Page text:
It can be very hard to explain to your children that their parents are going to be separating. Some children act out in anger, sadness, confusion or, most often, a mix of many feelings. Older kids may even understand the situation and feel a sense of relief if there had been conflict between you and your spouse for a while.
Although the talk will always be difficult, the way that you break the news to your kids may stick with them for their entire lives. Here are 4 tips to help your children through the divorce talk.
1. NEVER have the talk until you are 100% sure you are divorcing.
If conflicts constantly arise in your marriage, you may be considering divorce. You may be under a lot of stress, but do not talk to your kids about the possibility of divorcing unless you have finalized that plan with your spouse. This will only frighten them and put that same stress onto their shoulders too.
2. Choose the time and place carefully.
Studies show that children of all ages form very strong memories of the divorce talk with their parents. Even those who were young at the time can recall the memory into adulthood. Pick an appropriate setting and do not rush the conversation. They will need a bit of time to process what's happening and voice their concerns to you.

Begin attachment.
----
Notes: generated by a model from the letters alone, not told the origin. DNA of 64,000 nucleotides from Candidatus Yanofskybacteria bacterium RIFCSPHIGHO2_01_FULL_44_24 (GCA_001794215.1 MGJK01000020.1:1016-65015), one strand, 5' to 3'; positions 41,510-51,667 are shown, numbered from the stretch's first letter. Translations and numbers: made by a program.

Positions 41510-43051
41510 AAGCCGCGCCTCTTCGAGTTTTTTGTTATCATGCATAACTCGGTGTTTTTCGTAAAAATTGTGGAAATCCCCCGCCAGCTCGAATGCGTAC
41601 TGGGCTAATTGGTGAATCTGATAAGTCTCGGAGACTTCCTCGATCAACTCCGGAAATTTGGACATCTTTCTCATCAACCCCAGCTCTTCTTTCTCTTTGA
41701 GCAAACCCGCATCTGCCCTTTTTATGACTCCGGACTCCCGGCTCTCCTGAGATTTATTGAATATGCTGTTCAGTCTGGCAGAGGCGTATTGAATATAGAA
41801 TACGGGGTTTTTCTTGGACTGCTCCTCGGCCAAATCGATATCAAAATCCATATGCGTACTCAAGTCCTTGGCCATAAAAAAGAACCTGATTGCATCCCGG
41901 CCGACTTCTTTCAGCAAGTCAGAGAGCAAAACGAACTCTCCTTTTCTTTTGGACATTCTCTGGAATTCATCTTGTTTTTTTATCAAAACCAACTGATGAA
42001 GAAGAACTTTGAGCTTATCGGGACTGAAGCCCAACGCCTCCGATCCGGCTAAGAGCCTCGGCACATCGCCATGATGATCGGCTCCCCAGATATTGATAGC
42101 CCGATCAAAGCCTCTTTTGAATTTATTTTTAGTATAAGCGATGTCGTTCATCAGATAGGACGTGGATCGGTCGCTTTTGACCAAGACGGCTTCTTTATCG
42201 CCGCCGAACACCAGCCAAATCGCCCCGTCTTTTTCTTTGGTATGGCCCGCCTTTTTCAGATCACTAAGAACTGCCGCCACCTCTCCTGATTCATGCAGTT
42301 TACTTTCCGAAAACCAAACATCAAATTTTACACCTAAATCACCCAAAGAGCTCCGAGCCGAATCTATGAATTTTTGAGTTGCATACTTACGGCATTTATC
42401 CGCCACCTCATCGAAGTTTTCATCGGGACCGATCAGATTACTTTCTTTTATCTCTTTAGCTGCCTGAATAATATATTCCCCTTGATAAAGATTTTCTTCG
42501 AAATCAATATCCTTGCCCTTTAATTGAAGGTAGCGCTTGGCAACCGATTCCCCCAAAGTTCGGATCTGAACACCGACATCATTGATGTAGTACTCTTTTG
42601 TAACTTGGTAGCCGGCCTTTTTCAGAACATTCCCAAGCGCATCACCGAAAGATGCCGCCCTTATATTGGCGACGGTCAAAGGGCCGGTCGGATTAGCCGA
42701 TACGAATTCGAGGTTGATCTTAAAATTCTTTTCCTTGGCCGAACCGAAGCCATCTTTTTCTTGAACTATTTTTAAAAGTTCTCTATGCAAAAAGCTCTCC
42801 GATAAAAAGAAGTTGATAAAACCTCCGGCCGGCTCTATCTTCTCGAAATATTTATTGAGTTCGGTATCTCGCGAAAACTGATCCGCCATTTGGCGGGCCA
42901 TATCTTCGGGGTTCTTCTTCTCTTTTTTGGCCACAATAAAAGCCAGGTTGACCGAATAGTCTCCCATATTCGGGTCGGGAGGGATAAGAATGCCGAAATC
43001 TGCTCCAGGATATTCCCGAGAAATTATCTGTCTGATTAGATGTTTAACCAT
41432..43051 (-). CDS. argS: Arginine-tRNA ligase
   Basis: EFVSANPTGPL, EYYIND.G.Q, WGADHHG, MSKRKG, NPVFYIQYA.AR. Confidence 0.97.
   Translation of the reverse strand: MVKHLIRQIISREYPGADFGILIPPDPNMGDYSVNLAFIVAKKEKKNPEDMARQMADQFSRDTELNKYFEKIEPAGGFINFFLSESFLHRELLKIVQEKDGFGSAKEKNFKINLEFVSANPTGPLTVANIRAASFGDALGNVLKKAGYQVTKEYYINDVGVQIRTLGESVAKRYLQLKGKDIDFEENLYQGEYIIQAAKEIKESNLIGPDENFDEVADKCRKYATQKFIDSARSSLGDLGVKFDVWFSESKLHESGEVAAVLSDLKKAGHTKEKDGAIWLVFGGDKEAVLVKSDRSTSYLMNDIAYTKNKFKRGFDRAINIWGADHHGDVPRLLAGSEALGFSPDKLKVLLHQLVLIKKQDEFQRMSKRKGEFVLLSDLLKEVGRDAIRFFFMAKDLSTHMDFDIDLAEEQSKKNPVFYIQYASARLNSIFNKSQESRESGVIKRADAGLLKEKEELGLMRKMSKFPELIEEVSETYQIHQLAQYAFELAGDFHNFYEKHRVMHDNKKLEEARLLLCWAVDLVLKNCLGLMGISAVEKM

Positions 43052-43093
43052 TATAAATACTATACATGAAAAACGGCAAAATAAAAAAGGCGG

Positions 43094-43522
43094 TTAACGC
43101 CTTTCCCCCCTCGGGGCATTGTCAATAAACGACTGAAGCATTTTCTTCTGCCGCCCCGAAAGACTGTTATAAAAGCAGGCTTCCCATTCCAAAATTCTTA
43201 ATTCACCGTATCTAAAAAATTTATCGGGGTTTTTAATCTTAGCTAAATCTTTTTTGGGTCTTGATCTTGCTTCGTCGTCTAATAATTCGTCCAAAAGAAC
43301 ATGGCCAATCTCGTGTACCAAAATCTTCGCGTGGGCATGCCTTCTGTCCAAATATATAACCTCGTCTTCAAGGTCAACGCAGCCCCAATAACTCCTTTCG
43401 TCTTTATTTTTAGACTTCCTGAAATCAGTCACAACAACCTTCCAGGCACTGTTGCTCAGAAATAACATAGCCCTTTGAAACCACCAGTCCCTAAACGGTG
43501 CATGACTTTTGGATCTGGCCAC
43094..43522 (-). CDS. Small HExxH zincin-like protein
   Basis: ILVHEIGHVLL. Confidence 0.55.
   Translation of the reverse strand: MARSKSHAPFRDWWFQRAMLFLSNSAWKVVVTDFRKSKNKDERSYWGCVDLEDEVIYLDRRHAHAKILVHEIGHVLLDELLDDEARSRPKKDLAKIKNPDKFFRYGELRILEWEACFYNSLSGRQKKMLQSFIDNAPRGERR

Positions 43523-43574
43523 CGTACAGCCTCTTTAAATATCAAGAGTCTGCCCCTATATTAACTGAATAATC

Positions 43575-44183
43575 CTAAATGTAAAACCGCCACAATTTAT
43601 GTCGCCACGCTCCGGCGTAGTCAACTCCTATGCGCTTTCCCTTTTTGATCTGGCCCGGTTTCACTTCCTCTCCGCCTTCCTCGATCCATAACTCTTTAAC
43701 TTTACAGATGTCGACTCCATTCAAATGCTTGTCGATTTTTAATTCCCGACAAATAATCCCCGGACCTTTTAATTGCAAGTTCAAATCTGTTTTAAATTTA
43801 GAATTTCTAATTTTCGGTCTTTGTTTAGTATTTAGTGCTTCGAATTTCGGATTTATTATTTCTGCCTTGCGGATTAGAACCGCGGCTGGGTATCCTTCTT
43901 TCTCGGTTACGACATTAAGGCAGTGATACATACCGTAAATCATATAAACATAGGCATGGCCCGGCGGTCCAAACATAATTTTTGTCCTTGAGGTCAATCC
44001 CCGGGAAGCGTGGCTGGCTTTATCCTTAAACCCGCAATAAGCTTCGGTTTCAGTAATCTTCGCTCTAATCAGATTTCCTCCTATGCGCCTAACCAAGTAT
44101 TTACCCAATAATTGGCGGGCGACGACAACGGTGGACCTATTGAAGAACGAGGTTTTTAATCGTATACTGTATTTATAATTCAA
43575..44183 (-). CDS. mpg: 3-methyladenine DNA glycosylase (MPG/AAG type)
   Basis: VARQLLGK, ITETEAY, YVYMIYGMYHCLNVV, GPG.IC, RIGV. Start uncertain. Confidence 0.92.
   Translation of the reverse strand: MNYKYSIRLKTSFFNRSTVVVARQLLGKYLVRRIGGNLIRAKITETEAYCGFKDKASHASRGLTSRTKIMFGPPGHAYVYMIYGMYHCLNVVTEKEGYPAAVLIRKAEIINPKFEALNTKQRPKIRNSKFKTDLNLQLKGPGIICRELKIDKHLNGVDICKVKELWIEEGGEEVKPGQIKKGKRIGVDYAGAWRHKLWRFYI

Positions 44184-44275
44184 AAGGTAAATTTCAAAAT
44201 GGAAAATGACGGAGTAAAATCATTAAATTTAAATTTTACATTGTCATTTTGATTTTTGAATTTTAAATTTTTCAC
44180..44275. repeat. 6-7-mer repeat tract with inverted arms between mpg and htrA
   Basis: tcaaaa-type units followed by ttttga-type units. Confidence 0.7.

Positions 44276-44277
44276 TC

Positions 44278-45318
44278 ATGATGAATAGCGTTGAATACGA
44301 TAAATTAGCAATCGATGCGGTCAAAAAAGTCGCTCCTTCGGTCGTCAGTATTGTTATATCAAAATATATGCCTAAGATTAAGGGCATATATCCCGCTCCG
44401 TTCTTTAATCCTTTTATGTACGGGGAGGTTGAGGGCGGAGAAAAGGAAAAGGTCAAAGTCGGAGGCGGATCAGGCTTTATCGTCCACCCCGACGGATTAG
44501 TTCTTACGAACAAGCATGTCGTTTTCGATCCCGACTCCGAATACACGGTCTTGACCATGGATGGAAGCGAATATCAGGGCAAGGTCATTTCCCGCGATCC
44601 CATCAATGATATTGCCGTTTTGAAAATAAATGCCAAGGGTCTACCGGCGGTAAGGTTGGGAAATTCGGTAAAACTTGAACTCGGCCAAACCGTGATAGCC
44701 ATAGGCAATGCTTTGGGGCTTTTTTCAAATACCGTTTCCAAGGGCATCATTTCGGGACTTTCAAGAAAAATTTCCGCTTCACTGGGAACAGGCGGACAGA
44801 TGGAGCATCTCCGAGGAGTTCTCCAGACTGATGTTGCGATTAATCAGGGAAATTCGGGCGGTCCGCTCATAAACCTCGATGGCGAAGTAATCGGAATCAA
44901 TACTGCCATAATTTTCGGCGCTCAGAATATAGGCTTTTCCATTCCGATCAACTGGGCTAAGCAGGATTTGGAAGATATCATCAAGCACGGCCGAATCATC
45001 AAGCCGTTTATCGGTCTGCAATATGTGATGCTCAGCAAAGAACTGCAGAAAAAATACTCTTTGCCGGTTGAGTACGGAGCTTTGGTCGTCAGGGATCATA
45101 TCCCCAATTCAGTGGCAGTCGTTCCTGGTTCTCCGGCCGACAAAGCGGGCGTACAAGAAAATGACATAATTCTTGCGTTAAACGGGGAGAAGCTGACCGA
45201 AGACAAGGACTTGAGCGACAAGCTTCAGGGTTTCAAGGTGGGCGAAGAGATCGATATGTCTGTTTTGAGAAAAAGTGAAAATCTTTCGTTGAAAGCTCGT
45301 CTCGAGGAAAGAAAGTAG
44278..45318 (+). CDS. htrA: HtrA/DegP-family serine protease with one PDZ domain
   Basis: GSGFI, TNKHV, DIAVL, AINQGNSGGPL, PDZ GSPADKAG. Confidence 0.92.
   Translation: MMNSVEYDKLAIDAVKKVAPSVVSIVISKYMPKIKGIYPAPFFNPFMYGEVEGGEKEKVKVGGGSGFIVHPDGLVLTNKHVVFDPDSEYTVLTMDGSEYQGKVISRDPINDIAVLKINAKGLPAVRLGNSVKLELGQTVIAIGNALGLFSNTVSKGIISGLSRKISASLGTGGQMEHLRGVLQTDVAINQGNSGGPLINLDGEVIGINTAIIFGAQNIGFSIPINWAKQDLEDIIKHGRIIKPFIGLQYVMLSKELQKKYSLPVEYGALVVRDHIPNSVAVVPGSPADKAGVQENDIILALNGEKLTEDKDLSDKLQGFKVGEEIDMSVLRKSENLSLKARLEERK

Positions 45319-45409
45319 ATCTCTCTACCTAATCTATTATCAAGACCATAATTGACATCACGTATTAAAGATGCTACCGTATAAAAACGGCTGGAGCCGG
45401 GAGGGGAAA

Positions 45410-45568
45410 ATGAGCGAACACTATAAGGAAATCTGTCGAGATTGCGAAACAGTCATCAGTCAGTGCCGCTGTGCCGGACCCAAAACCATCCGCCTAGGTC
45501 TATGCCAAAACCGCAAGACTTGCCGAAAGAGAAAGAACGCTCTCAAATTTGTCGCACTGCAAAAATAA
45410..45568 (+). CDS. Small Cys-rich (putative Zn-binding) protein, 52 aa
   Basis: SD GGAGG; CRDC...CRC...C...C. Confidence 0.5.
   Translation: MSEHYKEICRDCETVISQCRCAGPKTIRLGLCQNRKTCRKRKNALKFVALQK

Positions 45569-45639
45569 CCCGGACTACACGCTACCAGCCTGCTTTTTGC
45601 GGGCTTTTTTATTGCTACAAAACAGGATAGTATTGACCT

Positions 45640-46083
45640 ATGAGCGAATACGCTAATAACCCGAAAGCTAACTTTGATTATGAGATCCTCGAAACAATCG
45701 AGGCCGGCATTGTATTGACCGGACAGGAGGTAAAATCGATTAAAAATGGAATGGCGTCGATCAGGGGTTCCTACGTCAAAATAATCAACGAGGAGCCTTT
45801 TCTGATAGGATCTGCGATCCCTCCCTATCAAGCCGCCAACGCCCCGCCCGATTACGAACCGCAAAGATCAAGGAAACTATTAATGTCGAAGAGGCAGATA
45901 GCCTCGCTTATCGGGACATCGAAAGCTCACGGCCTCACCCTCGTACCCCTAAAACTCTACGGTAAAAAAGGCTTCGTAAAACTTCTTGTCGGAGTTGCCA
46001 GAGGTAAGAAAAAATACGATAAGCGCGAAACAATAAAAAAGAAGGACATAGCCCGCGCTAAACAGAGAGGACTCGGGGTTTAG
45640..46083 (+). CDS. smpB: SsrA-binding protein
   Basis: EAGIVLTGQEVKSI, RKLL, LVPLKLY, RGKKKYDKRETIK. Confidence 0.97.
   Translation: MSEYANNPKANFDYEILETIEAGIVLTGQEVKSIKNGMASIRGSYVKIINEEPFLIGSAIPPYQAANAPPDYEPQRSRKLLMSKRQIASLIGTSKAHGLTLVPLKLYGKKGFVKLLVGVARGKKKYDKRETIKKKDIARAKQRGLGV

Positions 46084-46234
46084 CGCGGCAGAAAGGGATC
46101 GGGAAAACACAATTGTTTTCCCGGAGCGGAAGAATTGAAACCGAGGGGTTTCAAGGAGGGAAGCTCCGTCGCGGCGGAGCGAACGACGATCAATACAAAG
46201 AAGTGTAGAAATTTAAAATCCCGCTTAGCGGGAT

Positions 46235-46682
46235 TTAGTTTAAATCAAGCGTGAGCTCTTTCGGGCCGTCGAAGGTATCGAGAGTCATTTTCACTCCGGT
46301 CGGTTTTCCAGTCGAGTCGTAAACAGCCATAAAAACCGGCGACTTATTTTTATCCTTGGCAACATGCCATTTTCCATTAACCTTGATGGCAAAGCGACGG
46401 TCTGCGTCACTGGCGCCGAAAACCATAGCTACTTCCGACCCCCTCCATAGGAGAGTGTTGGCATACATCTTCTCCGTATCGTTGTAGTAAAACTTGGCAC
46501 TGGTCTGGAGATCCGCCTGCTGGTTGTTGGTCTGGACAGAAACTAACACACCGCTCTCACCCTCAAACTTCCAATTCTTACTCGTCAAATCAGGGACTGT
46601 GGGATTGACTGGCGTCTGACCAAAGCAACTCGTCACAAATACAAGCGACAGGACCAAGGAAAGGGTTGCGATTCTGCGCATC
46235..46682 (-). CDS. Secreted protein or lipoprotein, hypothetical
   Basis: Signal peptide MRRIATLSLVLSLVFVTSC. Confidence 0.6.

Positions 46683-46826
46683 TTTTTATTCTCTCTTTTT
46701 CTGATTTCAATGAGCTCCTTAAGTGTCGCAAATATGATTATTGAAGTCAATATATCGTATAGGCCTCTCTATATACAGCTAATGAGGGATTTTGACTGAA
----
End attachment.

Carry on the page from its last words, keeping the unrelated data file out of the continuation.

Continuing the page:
For example, telling them on the 10-minute car ride to school would be an inappropriate time and place.
3. Make sure the whole family is together.
It may be hard to collaborate or cooperate with your spouse, but it is important for your children's well-being to have both parents present during the talk. It lets them see that, even though you're divorcing, you are still united as parents to care for them.
Tell all your kids at once. Some families tell the oldest child first because they believe it shelters the younger ones, but this puts immense stress on the oldest and can make younger kids feel betrayed or hurt when they find out.
4. Be honest.
Your children will have a lot of questions when you tell them the news. It may be tempting to beat around the bush or tell them everything will be fine and stay the same, but that will only hurt them in the long run. They want to know what to expect. Tell them truthfully how this could affect their lives, such as their school and living situations. Assure them that the divorce is, in no way, their fault and that both parents still love them dearly.
Do not talk about the details of your conflicts or why you are divorcing. Keep the focus on how much you both love and support them as parents and that you are there for them through the changes.